Mr. X or Captain Pogossian

When, as the sailors would have said, the storm abated, Pogossian and I, finding that we had had enough for one evening and had been sufficiently diverted by these good people—and not even by request—dragged ourselves home to sleep.

It cannot be said that we were very talkative on the way home; my eye kept shutting involuntarily and Pogossian was groaning and cursing himself for not minding his own business.

The next morning at breakfast, reviewing our physical condition and our rather idiotic behaviour of the previous evening, we decided not to postpone the trip to Egypt we had planned, as we calculated that the long voyage on the boat and the pure sea air would cure our wounds of battle completely by the time we arrived there. So we went at once to the port to find out if there were a ship to suit our pockets which would soon be going to Alexandria.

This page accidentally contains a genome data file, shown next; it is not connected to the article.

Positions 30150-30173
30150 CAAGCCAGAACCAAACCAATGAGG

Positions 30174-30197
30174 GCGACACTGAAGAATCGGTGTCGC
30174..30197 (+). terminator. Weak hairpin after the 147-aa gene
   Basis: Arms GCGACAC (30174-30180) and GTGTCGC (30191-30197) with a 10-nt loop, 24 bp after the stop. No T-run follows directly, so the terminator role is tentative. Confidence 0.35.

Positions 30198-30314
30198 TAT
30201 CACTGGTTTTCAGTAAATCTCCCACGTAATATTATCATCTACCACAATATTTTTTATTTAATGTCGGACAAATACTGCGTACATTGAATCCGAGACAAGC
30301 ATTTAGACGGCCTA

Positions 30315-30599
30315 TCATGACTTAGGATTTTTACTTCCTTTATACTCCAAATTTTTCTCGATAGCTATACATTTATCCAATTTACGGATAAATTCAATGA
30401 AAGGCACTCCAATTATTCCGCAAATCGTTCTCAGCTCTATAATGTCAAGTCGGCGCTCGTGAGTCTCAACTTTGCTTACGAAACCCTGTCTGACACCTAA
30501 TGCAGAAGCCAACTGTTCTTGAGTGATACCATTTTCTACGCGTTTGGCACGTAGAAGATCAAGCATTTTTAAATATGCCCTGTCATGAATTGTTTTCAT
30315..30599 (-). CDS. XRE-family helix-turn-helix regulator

We discovered that there was a Greek sailing-­vessel in the harbour about to leave for Alexandria, and we hurried off to the office of the steamship company to which this ship belonged to get the necessary information. Just at the door of this office a sailor ran up to us and, jabbering something or other in broken Turkish, began warmly and excitedly shaking hands with both of us.

At first we did not understand anything, but it soon became clear that he was an English sailor, one of the group in whose defence we had fought the previous evening. Gesturing to us to wait, he hurried off and a few minutes later returned accompanied by three comrades, one of whom, as we afterwards learned, was an officer. All of them thanked us warmly for what we had done the day before and insisted that we go to a Greek restaurant near by to have a glass of douziko with them.

After three rounds of the miraculous douziko—that worthy offspring of the beneficent mastikhe of the ancient Greeks—we began to talk more and more noisily and freely, of course thanks to the ability we had all inherited of making ourselves understood by ‘ancient Greek mimicry’ and ‘ancient Roman gesticulation’, as well as with the help of words taken from all the seaport languages on earth. When they learned that we wished to get somehow or other to Alexandria, then the beneficent effect of that worthy offspring of the invention of the ancient Greeks did not fail to make itself manifest in a most striking manner.